How was your stay at the Hotel La Playa?

Published: 2017-02-15
Last Updated: 2017-02-18 01:46:44 UTC
by Xavier Mertens (Version: 1)
9 comment(s)

I made the following demo for a customer in the scope of a security awareness event. When speaking to non-technical people, it's always difficult to demonstrate how easily attackers can abuse of their devices and data. If successfully popping up a "calc.exe" with an exploit makes a room full of security people crazy, it's not the case for "users". It is mandatory to demonstrate something that will ring a bell in their mind.

As people want to be constantly online, they (ab)use of wireless access points. By default, connected devices keep a history of all used wireless networks and constantly try to find them again. The idea of the demo is simple:

  1. Collect all the SSID's broadcasted by mobile devices present in the audience
  2. Geolocate the SSID's using the Wigle API
  3. Display them on a map

[Note: For privacy reason, this demo must be performed with the authorization of people in the audience]

First, collect SSID's using tshark and a Wireless network card that can be switch into monitoring mode:

# iwconfig $interface mode monitor
# ifconfig $interface up
# tshark -i $interface -n -l subtype probereq | tee -a /tmp/ssids.tmp
Feb   7 18:37:39 Probe Request from 08:ee:8b:xx:xx:xx for SSID 'xxxx Airport'
Feb   7 18:36:54 20:a2:e4:xx:xx:xx trying to associate with 'Free Wireless'
Feb   7 18:36:49 Probe Request from 20:a2:e4:xx:x:xx for SSID 'Free Wireless'
Feb   7 18:36:25 Probe Request from 58:40:4e:xx:xx:xx for SSID 'Free Wireless'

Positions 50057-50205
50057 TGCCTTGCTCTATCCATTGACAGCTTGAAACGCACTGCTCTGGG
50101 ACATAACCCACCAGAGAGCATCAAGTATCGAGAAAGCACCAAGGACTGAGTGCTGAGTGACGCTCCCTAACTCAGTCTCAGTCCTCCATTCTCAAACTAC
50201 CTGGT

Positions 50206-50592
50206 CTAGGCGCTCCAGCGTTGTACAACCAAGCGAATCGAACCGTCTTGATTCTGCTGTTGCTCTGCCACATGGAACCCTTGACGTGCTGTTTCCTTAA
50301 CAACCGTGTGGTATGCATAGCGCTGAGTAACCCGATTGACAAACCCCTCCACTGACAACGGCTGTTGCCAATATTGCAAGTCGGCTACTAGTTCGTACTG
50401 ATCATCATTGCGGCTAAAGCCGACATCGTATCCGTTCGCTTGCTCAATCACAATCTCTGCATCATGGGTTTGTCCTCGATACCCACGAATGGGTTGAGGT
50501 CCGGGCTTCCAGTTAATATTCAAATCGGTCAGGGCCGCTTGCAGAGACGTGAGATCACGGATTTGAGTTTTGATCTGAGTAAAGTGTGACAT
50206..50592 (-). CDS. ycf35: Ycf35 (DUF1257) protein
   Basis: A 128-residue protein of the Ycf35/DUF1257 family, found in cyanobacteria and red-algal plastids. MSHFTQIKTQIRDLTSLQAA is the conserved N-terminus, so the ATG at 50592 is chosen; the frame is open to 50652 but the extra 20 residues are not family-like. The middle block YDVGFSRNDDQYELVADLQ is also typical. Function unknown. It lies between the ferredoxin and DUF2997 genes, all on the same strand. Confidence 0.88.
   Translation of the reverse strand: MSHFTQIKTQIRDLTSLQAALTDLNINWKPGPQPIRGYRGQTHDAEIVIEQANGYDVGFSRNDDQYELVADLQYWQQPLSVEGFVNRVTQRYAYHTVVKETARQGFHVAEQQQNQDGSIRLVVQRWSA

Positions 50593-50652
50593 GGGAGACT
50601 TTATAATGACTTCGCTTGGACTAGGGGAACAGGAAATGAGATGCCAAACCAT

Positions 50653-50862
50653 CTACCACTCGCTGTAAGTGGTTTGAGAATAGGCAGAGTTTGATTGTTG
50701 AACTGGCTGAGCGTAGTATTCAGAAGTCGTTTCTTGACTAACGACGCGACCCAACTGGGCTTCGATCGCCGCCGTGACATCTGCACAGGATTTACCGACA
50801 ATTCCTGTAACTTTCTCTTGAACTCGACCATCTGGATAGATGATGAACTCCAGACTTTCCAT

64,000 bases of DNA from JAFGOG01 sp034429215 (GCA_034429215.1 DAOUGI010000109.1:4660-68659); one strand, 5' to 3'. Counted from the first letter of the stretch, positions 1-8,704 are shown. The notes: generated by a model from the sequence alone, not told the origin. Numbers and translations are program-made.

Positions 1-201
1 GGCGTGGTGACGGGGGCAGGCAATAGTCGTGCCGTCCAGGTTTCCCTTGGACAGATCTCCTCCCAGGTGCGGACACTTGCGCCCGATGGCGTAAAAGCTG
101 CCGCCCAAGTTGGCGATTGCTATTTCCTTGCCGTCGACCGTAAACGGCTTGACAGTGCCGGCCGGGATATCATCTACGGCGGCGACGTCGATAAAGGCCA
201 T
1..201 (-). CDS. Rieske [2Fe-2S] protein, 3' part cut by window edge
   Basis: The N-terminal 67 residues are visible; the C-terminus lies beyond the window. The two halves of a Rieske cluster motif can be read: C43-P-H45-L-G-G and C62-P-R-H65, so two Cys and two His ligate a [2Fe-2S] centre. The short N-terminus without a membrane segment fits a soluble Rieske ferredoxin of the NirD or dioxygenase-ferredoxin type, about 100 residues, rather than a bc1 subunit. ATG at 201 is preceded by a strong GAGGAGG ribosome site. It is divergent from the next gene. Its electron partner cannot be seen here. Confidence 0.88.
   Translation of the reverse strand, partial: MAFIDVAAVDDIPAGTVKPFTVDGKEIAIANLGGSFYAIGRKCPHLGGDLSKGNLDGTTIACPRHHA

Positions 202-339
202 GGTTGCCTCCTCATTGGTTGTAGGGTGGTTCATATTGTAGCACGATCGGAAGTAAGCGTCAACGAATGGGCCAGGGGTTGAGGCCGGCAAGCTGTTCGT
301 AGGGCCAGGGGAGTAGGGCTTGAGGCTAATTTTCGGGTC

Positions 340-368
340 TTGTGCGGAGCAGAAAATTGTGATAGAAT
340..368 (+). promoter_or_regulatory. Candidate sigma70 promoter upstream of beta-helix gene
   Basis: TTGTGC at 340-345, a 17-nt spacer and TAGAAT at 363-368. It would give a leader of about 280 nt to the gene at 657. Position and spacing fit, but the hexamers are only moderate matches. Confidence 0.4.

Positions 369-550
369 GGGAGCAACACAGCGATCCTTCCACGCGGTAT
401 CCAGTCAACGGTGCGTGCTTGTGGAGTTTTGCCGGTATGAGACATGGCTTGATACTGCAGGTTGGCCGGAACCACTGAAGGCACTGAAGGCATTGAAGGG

Feb   7 18:36:22 Probe Request from 0c:e7:25:xx:xx:xx for SSID 'Free'
Feb   7 18:36:12 Probe Request from e8:50:8b:xx:xx:xx for SSID 'xxxxx-wifi'
Feb   7 18:36:04 f0:25:b7:xx:xx:xx trying to associate with 'Airport_Free_xxxxxx'
Feb   7 18:36:04 Probe Request from f0:25:b7:xx:xx:xx for SSID 'Airport_Free_WiFi_xxxxxx'
Feb   7 18:35:46 64:9a:be:xx:xx:xx trying to associate with 'swisscom'
Feb   7 18:35:46 Probe Request from 64:9a:be:xx:xx:xx for SSID 'swisscom'
Feb   7 18:35:40 Probe Request from 24:77:03:xx:xx:xx for SSID 'UM'
Feb   7 18:35:38 Probe Request from 24:77:03:xx:xx:xx for SSID 'UM'
Feb   7 18:35:34 Probe Request from 20:a9:9b:xx:xx:xx for SSID 'xxxxx'
Feb   7 18:35:31 Probe Request from 20:a2:e4:xx:xx:xx for SSID 'Free Wireless'
Feb   7 18:35:15 Probe Request from 8c:00:6d:xx:xx:xx for SSID 'xxxxNET'
Feb   7 18:35:15 Probe Request from 80:ea:96:xx:xx:xx for SSID 'Airport_Free_WiFi'
Feb   7 18:35:10 38:ca:da:xx:xx:xx trying to associate with 'xxxxNET'

Let tshark collect SSID's for a few minutes (the list will quickly grow). The next step is to use the Wigle[1] API to get geolocation data. 

[Note: The free API allows only a limited number of queries per day]

I wrote a Python script[2] which queries the API and generates a CSV file:

# grep SSID /tmp/ssids.tmp | awk -F "'" '{ print $(NF-1) }'| sort -u >
# python
# head wigle.csv
AIRPORT FREE WIFI,50.88093567,7.11556339
AIRPORT FREE WIFI,28.45140457,-13.8698101
AIRPORT FREE WIFI,43.30202866,-8.38176537

The last step is to map those coordinates on a world map. Splunk does this with just one query: